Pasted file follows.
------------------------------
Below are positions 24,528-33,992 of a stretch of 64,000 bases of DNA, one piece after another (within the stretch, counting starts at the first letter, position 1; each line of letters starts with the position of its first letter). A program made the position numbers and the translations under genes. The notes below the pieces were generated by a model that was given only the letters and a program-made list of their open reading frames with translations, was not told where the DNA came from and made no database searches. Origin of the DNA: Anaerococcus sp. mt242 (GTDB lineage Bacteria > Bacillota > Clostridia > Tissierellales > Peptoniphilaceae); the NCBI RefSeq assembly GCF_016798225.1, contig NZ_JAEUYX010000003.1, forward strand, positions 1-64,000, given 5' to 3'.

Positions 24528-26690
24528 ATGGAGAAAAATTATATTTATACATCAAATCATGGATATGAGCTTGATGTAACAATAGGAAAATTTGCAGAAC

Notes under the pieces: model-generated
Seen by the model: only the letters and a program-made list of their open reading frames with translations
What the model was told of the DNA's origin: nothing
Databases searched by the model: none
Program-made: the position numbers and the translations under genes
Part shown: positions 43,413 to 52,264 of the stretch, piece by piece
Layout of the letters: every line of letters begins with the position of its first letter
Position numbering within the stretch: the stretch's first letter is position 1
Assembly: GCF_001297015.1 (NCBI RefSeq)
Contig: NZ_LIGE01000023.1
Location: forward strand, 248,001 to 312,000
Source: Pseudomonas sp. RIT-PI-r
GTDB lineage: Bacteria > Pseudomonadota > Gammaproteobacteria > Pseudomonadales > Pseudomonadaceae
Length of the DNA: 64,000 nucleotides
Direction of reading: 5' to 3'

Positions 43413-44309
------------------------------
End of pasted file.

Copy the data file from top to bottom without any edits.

Below are positions 24,528-33,992 of a stretch of 64,000 bases of DNA, one piece after another (within the stretch, counting starts at the first letter, position 1; each line of letters starts with the position of its first letter). A program made the position numbers and the translations under genes. The notes below the pieces were generated by a model that was given only the letters and a program-made list of their open reading frames with translations, was not told where the DNA came from and made no database searches. Origin of the DNA: Anaerococcus sp. mt242 (GTDB lineage Bacteria > Bacillota > Clostridia > Tissierellales > Peptoniphilaceae); the NCBI RefSeq assembly GCF_016798225.1, contig NZ_JAEUYX010000003.1, forward strand, positions 1-64,000, given 5' to 3'.

Positions 24528-26690
24528 ATGGAGAAAAATTATATTTATACATCAAATCATGGATATGAGCTTGATGTAACAATAGGAAAATTTGCAGAAC

Notes under the pieces: model-generated
Seen by the model: only the letters and a program-made list of their open reading frames with translations
What the model was told of the DNA's origin: nothing
Databases searched by the model: none
Program-made: the position numbers and the translations under genes
Part shown: positions 43,413 to 52,264 of the stretch, piece by piece
Layout of the letters: every line of letters begins with the position of its first letter
Position numbering within the stretch: the stretch's first letter is position 1
Assembly: GCF_001297015.1 (NCBI RefSeq)
Contig: NZ_LIGE01000023.1
Location: forward strand, 248,001 to 312,000
Source: Pseudomonas sp. RIT-PI-r
GTDB lineage: Bacteria > Pseudomonadota > Gammaproteobacteria > Pseudomonadales > Pseudomonadaceae
Length of the DNA: 64,000 nucleotides
Direction of reading: 5' to 3'

Positions 43413-44309